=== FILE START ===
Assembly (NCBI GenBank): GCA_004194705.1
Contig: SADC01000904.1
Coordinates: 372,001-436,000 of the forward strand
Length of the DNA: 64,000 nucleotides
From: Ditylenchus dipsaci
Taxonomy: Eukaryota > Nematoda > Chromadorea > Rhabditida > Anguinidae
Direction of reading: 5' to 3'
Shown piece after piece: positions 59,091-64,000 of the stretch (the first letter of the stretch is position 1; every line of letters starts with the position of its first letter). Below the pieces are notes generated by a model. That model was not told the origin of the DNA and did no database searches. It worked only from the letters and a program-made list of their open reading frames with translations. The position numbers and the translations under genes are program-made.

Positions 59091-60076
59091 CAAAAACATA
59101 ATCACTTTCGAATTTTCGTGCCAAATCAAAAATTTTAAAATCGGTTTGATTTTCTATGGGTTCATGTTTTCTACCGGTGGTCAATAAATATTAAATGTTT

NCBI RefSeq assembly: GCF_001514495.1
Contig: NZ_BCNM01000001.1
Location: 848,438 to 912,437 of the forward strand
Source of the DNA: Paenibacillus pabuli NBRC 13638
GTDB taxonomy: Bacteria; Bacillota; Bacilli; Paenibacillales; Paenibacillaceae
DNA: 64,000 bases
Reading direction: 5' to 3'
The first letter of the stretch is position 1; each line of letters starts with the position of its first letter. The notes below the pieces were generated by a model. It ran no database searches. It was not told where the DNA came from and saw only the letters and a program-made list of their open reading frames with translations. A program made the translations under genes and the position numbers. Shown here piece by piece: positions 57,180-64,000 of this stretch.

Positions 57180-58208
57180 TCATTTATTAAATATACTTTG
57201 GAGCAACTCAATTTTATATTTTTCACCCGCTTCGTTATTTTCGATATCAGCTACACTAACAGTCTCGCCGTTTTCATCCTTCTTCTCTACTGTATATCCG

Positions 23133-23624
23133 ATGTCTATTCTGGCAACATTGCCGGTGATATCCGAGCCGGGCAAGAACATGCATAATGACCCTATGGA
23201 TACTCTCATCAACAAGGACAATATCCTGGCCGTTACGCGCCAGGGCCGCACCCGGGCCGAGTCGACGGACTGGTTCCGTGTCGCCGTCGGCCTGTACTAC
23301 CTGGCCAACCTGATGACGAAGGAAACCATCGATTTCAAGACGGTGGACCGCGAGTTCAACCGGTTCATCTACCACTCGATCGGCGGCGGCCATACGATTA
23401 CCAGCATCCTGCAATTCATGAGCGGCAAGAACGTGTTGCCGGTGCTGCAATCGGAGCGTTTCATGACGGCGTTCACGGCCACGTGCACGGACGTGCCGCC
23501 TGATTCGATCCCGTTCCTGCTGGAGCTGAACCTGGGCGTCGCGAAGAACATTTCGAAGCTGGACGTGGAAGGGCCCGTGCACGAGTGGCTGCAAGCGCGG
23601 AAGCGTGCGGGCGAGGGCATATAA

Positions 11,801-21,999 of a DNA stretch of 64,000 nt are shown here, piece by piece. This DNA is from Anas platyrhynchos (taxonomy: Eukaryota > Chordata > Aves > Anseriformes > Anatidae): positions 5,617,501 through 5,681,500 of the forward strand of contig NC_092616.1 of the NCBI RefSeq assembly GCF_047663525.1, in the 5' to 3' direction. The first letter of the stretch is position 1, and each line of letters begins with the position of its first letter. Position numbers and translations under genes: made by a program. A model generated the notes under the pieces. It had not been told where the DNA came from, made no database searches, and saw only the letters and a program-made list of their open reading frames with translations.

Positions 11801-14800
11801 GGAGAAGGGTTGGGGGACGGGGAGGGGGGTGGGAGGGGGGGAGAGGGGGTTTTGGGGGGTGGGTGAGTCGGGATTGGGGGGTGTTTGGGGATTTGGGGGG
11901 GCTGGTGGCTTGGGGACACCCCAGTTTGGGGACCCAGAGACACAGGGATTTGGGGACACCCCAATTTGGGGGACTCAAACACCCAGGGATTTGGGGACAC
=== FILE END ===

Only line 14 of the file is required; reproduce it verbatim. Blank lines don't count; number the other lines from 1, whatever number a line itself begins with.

Location: 848,438 to 912,437 of the forward strand